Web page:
A United States bankruptcy court has dismissed the bankruptcy protection of a failed recycling venture Cherokee County is picking up the tab for.
Judge Margaret Murphy, of the United States Bankruptcy Court Northern District of Georgia Atlanta Division, signed the order dismissing Ball Ground Recycling from Chapter 11 bankruptcy on Jan. 3.
Cherokee County Attorney Angela Davis said dismissal was brought forth since the company allegedly has no assets and "therefore there was not an ability to develop a payment plan for the benefit of creditors."
Davis said the bankruptcy dismissal now allows the county to add the company to its civil suit as a defendant.
District 1 Commissioner Harry Johnston also noted this dismissal now means the company directly owns the county money rather than the possibility of the court relieving Ball Ground Recycling from some of the debt.
He added the dismissal also means the county "can now rely on less expensive and more effective local attorneys to pursue this claim."
"But BGR appears to have no assets, so collection from them will still be difficult or impossible," Johnston added. "Our better hope of collection is still from the Bobos personally or from their other companies that have assets. That will require a court order to pierce the corporate veil."
The county commission in 2006 created the Resource Recovery Development Authority and backed bonds up to $18 million to relocate Cherokee Recycling, later renamed Ball Ground Recycling, to land on Highway 5 just south of the Ball Ground city limits.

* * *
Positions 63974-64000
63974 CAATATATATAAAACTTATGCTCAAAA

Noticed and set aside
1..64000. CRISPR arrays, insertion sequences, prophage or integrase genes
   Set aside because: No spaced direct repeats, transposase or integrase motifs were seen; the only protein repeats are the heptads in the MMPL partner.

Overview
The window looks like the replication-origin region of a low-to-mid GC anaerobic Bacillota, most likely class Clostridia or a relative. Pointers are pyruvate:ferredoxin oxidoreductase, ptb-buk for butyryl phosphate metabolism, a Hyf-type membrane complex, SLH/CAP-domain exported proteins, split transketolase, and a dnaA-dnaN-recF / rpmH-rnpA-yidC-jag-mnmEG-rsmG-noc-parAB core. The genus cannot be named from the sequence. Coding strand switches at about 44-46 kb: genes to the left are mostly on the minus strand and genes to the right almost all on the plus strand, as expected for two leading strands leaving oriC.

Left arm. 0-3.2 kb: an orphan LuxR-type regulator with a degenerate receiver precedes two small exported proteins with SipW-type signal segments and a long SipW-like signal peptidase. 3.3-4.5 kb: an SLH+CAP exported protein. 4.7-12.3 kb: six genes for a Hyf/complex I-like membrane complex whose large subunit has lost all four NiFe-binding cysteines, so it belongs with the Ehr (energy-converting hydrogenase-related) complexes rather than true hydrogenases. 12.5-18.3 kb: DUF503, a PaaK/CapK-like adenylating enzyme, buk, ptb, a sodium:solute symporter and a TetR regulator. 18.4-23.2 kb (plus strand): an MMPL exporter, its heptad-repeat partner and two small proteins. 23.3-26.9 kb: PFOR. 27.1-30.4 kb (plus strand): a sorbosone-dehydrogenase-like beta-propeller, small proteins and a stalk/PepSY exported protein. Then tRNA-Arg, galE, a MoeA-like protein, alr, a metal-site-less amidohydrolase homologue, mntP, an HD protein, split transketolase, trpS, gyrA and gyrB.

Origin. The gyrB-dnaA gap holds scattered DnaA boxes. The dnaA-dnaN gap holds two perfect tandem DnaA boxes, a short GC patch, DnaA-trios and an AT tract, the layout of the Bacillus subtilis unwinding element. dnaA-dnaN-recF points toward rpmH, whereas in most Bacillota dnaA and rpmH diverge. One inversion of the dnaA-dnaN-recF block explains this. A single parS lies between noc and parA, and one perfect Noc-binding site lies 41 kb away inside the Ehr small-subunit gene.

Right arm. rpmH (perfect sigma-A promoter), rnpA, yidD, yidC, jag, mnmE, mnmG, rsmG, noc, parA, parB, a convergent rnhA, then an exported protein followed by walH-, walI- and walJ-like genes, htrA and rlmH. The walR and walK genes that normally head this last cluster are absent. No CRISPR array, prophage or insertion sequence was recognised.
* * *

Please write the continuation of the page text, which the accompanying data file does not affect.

The agreement stipulated BGR Manager Jimmy Bobo was to make payments of the bond into an escrow account, but the county learned last year Bobo hadn't been making the payments.
That forced the county to pick up the tab, which it will still be responsible for if it does not find a new operator for the site.
Ball Ground Recycling in late May filed for Chapter 11 bankruptcy, and the company was subsequently forced to remove itself from the property.
The county, along with the RRDA, had been in bankruptcy court trying to remove the automatic stay imposed by the bankruptcy filing.
In November, it filed a civil suit against Bobo, his brother David Bobo and companies owned by both men, claiming fraud and conspiracy to commit fraud.
The case has caught the attention of the Cherokee County Grand Jury, which last summer launched an investigation into the history of the deal.
The grand jury has made several recommendations to the county, including the county proceed with a forensic audit of the company's financial records and to use every avenue possible to collect money owed to the county.